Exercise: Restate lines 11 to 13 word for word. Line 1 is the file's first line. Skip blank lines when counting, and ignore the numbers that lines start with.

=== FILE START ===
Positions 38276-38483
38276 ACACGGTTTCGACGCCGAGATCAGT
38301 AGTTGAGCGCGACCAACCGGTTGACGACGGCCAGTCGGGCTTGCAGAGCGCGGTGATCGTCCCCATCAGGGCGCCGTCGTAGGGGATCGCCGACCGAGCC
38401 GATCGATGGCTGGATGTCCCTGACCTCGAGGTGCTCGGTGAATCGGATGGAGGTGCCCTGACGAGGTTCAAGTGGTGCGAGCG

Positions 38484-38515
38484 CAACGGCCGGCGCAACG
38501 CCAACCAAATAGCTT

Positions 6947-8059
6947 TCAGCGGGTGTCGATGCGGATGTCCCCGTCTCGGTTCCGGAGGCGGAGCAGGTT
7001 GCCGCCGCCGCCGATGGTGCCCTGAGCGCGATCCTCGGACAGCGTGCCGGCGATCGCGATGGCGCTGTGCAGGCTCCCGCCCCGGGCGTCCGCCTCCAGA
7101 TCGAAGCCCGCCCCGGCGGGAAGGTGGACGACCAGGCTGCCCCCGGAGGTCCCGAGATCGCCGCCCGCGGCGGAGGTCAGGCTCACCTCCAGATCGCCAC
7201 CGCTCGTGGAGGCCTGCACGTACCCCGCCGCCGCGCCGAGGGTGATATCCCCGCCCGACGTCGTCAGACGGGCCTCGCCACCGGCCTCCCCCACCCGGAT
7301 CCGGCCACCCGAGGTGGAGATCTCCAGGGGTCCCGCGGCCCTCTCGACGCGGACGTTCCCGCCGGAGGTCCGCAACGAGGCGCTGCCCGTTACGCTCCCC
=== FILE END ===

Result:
7101 TCGAAGCCCGCCCCGGCGGGAAGGTGGACGACCAGGCTGCCCCCGGAGGTCCCGAGATCGCCGCCCGCGGCGGAGGTCAGGCTCACCTCCAGATCGCCAC
7201 CGCTCGTGGAGGCCTGCACGTACCCCGCCGCCGCGCCGAGGGTGATATCCCCGCCCGACGTCGTCAGACGGGCCTCGCCACCGGCCTCCCCCACCCGGAT
7301 CCGGCCACCCGAGGTGGAGATCTCCAGGGGTCCCGCGGCCCTCTCGACGCGGACGTTCCCGCCGGAGGTCCGCAACGAGGCGCTGCCCGTTACGCTCCCC